I take with me several topics which I hoped to bring forward. These being; my confrontation, as a child, with the spirit of Henry VIII at Hampton Court Palace. (Unsettling to me; that one.) My being mystically piped-aboard the HMS Victory, again as a child (witnessed by a teacher - the only other to hear it.) Attacked by ball-lightning in the 1970's (again I think I mentioned that one, somewhere?) Ghostly occurrence at Chingford Mount Cemetery - nope, I've done that! Lets see. My help and guidance to Thomas Tallis, (I think he spelled it Tallys) who became lost in this dimension. (nearly came to blows, that one!) A lucid dream of mine, which showed me the location of the Ark of the Covenant, (maybe moved by now?) And last but not least, my knowledge of the Holy Grail - what 'it' actually is, and where precisely it is located. And its still there! Oh yes; there's my calculation as to the end of days. (Don't worry, its just the end of this dimension!) And my belief in how this end can be foreshortened via a relatively simple alteration to the interior of an 'important' Church. Yes, I know; they are all important! There may be more. Can't think right now?
Anyway, if I do return, I hope we are entertained. Goodbye for now. Adios, Stuart Certain.
Hi-Ho Silver!
Sound of horses hooves - galloping into the distance - and disappears within a cloud of dust.

Notes on FWH Myers[edit source]

I made some notes on FWH Myers in a saved wiki draft that I later reverted:

Most of the people who come here are skeptics. The skeptic viewpoint is well represented in that doc. At the same time, that doc favors the proponent viewpoint. It would be appreciated if proponents could come forward with other information. I might also obtain the Wolman and recent Handbook of Parapsychology, re-obtain A Skeptic's Handbook of Parapsychology and Stein's Encyclopedia of the Paranormal (this I haven't read sufficiently yet), and obtain all copies of Advances in Parapsychological Research, in order to extract relevant information.

I made some notes on Blackburn and Smith in that document, and also as follows: 1) CEM Hansel overviews the negative information in "The Search for Psychic Power" (all parapsychologists should read this book, his last argument, if only to refute it - I cite Irvin Child, etc., elsewhere, but he seems to be in the minority who really focused on these issues and his offering was incomplete. Other skeptic books are comparatively irrelevant IMHO - though I attempt to indirectly refute some of the negative perspective in multiple arguments in my project. I particularly believe that parapsychologists should replicate the Coover and Soal experiments in large scale studies with extra safeguards - some ideas are in that book. I do believe that Hansel is bigoted, but point by point counter-argument or qualification could produce a good history of parapsychology. If a proponent wants to attempt this in another comment using primary sources, that would be a worthwhile endeavor)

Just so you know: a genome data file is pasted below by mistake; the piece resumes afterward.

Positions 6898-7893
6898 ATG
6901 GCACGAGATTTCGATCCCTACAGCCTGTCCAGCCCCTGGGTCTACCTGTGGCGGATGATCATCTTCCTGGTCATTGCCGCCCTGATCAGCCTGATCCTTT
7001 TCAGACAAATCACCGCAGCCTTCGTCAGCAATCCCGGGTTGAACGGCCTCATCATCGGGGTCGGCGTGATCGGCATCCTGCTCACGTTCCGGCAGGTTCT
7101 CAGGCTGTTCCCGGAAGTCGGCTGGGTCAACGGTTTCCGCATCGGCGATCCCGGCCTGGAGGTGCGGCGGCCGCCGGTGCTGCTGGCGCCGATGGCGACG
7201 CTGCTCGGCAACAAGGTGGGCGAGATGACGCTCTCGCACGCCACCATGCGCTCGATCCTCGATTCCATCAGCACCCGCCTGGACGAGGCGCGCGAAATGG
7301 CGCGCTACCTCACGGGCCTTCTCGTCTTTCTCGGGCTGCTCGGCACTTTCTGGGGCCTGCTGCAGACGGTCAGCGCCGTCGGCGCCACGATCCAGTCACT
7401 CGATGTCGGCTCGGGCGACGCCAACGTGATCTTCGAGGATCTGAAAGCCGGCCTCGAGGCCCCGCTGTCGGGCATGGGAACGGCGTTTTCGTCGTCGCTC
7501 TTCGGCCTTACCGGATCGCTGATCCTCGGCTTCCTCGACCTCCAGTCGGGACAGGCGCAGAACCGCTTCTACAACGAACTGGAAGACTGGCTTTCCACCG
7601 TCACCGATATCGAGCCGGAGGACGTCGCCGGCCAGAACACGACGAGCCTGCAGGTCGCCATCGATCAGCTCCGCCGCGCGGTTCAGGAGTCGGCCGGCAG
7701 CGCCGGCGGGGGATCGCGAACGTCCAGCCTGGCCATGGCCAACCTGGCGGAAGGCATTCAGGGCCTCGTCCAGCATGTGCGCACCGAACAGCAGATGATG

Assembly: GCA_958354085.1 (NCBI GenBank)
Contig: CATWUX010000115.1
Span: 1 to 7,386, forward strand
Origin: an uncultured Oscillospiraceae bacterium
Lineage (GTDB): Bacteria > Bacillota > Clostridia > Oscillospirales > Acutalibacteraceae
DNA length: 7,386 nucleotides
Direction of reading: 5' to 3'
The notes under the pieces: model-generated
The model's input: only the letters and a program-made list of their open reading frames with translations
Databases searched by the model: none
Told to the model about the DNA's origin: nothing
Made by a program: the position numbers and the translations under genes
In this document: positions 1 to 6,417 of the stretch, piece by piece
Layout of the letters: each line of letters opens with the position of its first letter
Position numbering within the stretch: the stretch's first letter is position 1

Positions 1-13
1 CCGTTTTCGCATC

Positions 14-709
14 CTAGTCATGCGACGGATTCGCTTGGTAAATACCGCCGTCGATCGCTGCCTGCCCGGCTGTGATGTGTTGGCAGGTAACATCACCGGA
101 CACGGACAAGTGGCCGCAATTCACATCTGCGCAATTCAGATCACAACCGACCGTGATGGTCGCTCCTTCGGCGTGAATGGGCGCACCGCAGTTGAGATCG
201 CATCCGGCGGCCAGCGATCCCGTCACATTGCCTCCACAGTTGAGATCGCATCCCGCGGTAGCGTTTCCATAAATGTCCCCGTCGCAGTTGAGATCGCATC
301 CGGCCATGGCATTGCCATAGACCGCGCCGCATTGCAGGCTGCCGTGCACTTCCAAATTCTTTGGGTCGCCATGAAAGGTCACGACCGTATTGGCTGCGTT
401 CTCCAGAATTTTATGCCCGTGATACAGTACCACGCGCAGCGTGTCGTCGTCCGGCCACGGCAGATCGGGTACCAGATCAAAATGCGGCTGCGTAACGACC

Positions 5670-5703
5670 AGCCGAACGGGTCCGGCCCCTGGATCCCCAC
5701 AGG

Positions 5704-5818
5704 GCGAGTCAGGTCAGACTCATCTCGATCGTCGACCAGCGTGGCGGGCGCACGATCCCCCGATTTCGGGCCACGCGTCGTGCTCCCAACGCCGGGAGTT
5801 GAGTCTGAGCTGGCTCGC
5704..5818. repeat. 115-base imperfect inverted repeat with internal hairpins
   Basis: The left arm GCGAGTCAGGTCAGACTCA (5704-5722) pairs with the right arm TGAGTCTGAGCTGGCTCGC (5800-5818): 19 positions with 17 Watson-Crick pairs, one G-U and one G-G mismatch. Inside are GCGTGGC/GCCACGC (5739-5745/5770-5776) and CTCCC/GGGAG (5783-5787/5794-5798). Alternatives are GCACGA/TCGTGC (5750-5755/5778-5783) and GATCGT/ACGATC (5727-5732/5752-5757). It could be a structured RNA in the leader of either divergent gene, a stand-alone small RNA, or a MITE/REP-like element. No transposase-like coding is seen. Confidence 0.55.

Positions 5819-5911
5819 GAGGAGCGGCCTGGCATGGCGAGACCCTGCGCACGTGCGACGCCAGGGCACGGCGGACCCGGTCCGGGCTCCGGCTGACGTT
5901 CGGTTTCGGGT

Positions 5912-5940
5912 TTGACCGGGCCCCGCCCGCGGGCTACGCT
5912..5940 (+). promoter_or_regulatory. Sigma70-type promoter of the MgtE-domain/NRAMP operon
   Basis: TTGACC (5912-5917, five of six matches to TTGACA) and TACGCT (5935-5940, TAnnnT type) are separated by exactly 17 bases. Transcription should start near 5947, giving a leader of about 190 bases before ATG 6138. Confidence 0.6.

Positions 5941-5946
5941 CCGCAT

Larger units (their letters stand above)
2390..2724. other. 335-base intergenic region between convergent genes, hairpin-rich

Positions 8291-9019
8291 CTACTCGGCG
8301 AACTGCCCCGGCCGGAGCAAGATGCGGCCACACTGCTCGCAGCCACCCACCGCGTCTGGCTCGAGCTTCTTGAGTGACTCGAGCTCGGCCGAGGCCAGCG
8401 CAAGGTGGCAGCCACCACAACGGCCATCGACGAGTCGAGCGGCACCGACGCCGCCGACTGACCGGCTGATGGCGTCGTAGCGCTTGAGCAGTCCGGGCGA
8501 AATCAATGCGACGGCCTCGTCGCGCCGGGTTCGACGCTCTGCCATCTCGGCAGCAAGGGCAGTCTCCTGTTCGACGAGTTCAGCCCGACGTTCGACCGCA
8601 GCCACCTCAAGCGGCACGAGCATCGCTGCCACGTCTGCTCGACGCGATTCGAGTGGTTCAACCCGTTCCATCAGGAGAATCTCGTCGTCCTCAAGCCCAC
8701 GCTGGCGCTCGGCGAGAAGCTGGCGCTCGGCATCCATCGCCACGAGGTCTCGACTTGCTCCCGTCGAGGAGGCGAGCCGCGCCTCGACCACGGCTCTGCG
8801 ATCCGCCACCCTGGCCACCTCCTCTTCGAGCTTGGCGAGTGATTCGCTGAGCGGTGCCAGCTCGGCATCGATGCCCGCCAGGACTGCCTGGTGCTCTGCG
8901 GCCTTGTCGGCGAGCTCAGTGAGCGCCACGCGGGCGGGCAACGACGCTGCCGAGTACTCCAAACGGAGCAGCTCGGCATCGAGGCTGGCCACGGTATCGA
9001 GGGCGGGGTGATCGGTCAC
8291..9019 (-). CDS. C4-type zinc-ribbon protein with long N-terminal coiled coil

2) Eric Dingwall in a relevant volume of "Abnormal Hypnotic Phenomena" references an article by Frank Podmore (Podmore, F. "Psychical Research" (Westminster Gazette, Feb. 3, 1908, p. 3)) in the Westminster Gazette that I will attempt to get in full and maybe upload later.

3) While I have just pursued this superficially, the exchange between Nicol and Trevor Hall, more than Hall's book (which a skeptic would probably reference) seems to be of secondary importance to that exchange. If I can recall correctly, the first item by Nicol vitiates one of the arguments given by Hansel - but somebody with the time and resources to obtain the full exchange and flesh out this issue in detail (perhaps even uploading these items) would be doing a service. The exchange is as follows: Nicol, F. (1966). The silences of Mr Trevor Hall. International Journal of Parapsychology 8: 5-59; Hall, T. H. (1968). The Strange Case of Edmund Gurney. Some comments on Mr. Fraser Nicol’s review. International Journal of Parapsychology 10: 149-164. Nicol, F. (1968 unpublished). A Rejoinder ... and Some New Facts. Papers, SPR Archive, Cambridge University Library; Nicol, F. letters to Broad, 31/5/1968, 16/2/1970, D1/17/38-51, in Broad, C.D. Papers, Wren Library, Trinity College, Cambridge